Rhema school honours community’s 'ultimate soldier' | Edvance Christian Schools Association
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Rhema school honours community’s 'ultimate soldier'

Written on June 13th, 2008

Students attend Second World War veteran’s funeral

Rhema Christian School made an impact on the Peterborough community recently when a number of students attended the funeral service of Wally Smith, 83.

Smith, described as Peterborough’s “ultimate soldier,” died last Saturday morning.

It was a day after he had spoken to hundreds of students during a D-Day service at Ashburnham Memorial Park.

Rhema’s Grades 5-8 students had attended the D-Day service and several had asked Smith, a Second World War veteran, to sign their yellow school shirts. It was something Smith loved to do, recalls principal Ray Hendriks.

“Wally loved the fact that we always showed up in our yellow t-shirts,” Hendriks adds. “He loved the fact that we showed up. In fact, he and a number of others would call it the sea of yellow.”

The Rhema community had a particular affection for Wally because he was one of the few veterans who spoke very openly about his war experiences and did so very well.

The school choir sang the national anthem at the D-Day service, as it had done so for several years, and a student read a poem.

When the news of Smith’s passing over the weekend broke, the Rhema community was deeply affected, according to the principal.

“It actually impacted everybody here quite deeply because we had just talked to him, we had heard him, appreciated his speech, and obviously he had signed a number of the t-shirts.”

The decision was made for several students to attend the funeral and June 11 a group of Rhema’s Grade 7 and 8 students joined the large number of people gathered at St. John’s Anglican Church to commemorate Smith’s life.

Hendriks says there was a noticeable hush that came over the congregation as the students entered – Rhema was the only school to attend the funeral service.

Then Smith’s son came over to the group and told them, with tears streaming down his face, “This is the greatest honour you could have paid my father.”

Hendriks says he was holding back tears himself as he realized what the presence of the students meant to the family; Smith had been a man who loved talking to children and young people.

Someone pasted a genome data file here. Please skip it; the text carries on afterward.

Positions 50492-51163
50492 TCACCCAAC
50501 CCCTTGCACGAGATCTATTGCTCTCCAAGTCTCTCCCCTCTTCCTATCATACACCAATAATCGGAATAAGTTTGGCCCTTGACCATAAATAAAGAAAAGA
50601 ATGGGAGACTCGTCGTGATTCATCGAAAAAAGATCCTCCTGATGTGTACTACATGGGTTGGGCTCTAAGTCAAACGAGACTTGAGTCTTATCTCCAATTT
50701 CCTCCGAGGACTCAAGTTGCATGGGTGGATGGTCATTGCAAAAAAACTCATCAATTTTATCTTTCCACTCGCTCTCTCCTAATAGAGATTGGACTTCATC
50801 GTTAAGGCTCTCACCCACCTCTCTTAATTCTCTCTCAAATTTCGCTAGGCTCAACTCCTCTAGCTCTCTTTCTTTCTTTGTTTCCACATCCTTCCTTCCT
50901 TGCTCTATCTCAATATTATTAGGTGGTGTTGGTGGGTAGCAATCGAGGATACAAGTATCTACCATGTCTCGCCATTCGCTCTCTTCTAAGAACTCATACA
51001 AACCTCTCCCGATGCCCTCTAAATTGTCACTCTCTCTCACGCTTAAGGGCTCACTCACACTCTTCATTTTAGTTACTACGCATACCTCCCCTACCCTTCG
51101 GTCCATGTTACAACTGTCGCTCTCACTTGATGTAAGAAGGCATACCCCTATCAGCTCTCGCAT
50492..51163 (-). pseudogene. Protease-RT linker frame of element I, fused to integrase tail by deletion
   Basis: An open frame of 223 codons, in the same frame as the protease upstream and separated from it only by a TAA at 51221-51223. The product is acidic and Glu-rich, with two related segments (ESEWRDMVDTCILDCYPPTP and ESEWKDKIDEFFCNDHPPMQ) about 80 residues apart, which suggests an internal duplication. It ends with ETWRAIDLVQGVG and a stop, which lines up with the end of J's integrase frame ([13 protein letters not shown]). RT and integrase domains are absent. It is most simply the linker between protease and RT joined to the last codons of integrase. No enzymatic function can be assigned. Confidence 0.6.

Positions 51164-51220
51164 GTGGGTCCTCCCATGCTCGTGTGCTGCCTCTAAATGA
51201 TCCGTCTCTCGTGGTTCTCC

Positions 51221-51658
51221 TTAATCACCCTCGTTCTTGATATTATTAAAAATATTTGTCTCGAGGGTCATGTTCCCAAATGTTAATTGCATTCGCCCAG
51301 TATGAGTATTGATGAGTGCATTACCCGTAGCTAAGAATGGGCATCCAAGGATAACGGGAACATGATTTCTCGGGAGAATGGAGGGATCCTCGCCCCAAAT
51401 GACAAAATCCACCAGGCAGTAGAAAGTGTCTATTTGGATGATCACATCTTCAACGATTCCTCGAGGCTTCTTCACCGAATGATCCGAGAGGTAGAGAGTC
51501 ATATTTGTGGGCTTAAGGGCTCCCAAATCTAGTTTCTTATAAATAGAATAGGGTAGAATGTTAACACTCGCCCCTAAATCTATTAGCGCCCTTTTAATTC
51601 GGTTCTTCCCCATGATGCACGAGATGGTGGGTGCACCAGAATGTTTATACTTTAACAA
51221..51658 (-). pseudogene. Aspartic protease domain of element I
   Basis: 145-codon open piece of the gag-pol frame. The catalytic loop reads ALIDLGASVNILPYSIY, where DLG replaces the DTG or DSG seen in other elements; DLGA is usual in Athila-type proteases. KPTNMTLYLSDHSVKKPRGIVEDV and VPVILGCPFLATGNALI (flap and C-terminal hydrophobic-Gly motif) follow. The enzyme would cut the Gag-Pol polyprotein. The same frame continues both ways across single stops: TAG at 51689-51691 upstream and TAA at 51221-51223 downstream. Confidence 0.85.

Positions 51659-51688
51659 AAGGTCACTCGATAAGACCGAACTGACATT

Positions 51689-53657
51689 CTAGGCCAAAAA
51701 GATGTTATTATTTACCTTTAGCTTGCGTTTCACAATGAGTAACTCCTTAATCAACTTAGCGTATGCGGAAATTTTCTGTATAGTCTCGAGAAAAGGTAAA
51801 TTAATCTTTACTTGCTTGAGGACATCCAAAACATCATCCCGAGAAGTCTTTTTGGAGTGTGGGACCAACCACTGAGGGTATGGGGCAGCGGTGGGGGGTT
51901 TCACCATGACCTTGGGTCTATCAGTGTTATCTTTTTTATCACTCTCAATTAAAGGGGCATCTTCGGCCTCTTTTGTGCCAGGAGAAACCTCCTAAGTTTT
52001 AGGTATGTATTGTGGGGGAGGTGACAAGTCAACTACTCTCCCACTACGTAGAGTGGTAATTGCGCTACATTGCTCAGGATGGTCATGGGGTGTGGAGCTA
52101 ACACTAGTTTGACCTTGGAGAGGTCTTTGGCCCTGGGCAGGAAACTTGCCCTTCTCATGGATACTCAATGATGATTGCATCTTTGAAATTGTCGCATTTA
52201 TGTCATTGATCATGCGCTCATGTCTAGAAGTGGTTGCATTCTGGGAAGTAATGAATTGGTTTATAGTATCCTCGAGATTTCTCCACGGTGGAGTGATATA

During the ceremony reference was made to one of Rhema’s yellow t-shirts, which had been signed by Smith only days earlier, and which had a student had graciously donated back to the family at their request.

Amanda, Jillian and Sammy were three of the Grade 7 students who attended the funeral service.

All three say they felt the sadness of Smith’s passing but have been deeply affected by the remarkable legacy he leaves.

Jillian says she has heard many of Smith’s stories and they’ve really brought home to her the awfulness of war.

“I really learned how bad (the war) really was,” she says.

Hearing others talk about Smith during the funeral service, Amanda says she saw “how much they respected him.”

Sammy recalls family-members speaking to Smith’s commitment and integrity.

“He was really strong; if he started a job, he would finish it,” she says.

Hendriks says Rhema’s involvement in D-Day and Remembrance Day as well as the funeral of a local war veteran speak to the school’s commitment to teaching students to understand and honour those have made sacrifices for their country.

In addition, these kinds of activities reveal the school’s commitment to engaging in the broader community, he says.

“We set a pattern for our community – students, staff, parents alike – saying that we are going to be a part of the larger Peterborough community, not only in terms of some of the fun events but also in terms of the remembrances and memorials.”